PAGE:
Cause you turn up at this, whether it’s a rented pool or if it’s the client’s pool and it could be amazing and they could be well looked after, or it could just be total crap, but you’ve got to make it work. 

Jamie Johnson: [00:14:35] yes, I had this one pool that was a black box. Which, so it’s kind of exciting. It’s something a little different. And it was a friend’s pool and it wasn’t clean. When we showed up that day, it was really dirty. The water was murky. There was all kinds of leaves and stuff in it. And we were like, well, we’re here.

We have the day we’re going to do it. You know, like, let’s see what we can get and actually love the pictures that we got. Because I mean, it looks like we’re in a lake or a natural body of water somewhere. You can’t tell where an, a pool at all. 

Brett Stanley: [00:15:12] see. That’s cool. 

Jamie Johnson: [00:15:14] It was really neat. It was hard because I had a hard time seeing her, And I had, I just had a hard time navigating the water clarity, but but the, we, it was amazing.

Yeah. We had so much fun. It was like once we could just let go and just enjoy ourselves and have fun. And and then the outcome was great. It was, it was really good.

Brett Stanley: [00:15:39] I love that sort of thing. Like, especially with the water clarity, cause it gives you, you know, it, it gives you a different look. It gives you a different softness to the, to the images and all that sort of stuff. But when I was traveling around doing this and jumping in pools that were terrible, I was just thinking, man, if I was like a land photographer, you don’t get these problems.

You know, you could just, you could travel to another place, rent a studio, and it’s not like you gonna walk into that studio and they’re going, oh, you know what? The smoke machine stuck on. We can’t turn it off. So you’re gonna have to shoot with this mic machine. 

Jamie Johnson: [00:16:06] Yeah, that’s so true. I never thought about that before. 

Brett Stanley: [00:16:09] It’s just the stuff we have to deal with, you know. like it’s, it’s, it’s kind of unacceptable a lot of the time, but we gotta, we have to push through.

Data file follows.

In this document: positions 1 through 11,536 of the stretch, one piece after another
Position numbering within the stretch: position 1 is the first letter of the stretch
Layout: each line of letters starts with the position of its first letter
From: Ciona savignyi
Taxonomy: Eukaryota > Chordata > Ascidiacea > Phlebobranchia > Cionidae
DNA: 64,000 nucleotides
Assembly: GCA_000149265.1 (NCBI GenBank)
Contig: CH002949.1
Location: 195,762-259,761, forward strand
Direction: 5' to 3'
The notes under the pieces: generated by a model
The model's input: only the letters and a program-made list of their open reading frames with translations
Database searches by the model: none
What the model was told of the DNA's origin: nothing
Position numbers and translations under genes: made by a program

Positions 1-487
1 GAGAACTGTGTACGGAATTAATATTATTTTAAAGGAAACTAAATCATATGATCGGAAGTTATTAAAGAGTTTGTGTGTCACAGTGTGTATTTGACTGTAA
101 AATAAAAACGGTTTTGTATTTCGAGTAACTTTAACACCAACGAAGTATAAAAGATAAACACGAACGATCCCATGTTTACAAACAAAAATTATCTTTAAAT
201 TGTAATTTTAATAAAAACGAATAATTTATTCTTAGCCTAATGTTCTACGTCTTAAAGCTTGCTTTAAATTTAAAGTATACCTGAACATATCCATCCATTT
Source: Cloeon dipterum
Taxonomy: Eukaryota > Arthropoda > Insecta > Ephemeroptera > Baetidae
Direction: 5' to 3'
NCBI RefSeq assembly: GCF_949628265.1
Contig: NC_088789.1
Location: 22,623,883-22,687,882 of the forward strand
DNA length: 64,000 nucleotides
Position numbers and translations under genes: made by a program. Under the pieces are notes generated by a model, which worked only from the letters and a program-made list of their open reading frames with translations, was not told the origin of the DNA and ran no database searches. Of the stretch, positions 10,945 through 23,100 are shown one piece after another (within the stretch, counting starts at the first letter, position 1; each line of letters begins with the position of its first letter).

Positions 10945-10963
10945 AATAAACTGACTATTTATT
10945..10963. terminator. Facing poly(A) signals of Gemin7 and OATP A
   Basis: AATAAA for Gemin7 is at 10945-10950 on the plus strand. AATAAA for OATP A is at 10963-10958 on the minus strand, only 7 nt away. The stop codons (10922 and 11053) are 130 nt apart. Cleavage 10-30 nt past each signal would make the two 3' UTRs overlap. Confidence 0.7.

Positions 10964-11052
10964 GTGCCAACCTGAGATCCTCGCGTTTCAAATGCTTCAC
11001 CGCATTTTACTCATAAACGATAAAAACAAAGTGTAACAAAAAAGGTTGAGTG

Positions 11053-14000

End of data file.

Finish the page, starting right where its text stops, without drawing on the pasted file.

Jamie Johnson: [00:16:15] And the temperature too, it’s not like, you know, generally a studio that you might rent will be a company. Temperature to shoot, 

Brett Stanley: [00:16:24] Yeah. 

Jamie Johnson: [00:16:25] sometimes, I mean, they, some people might say it’s heated and it’s still pretty darn cold to shoot in for several hours. 

Brett Stanley: [00:16:33] So how do you, So if you’re doing a commission like that do you usually use the pool that the client has recommended or are you renting a pool? And then the clients turning up.

Jamie Johnson: [00:16:40] So I usually rent the pool a few times. I have had the client had a pool or. A friend has a pool. That’s close to where we want to shoot. But lately I’ve been renting them, through different means through apps or calling around. And I kind of like that a little bit of control in it, just to make sure now that it’s going to be heated to a certain temperature and different things like that.

Brett Stanley: [00:17:08] Yeah.

Jamie Johnson: [00:17:08] Yeah.

Brett Stanley: [00:17:09] what happens if a client turns up and the pool is cold, do they, how do you deal with that? 

Jamie Johnson: [00:17:15] So I have had that happen and the clients are always so positive and just excited and it’s like, they don’t mind. And I do 

Brett Stanley: [00:17:25] Okay, 

Jamie Johnson: [00:17:26] like I’m cold and they’re just like, yeah, this is great. But yeah, I would talk to the host about heating it and they’d turn up the heat and it takes a little while, but usually, you know, we might just have to kind of hold off for an hour or two while the heat’s running have some hot tea sit in the sun, things like that.

If we, if we get cold. Yeah.

Brett Stanley: [00:17:46] I think so looking at your work, I think that that those sorts of uncomfortable nurses, like, you know, goosebumps and cold water and that sort of stuff kind of work for you cause you, your work is so real and so raw that, you know, goosebumps on someone’s skin, I don’t think would, would look at it.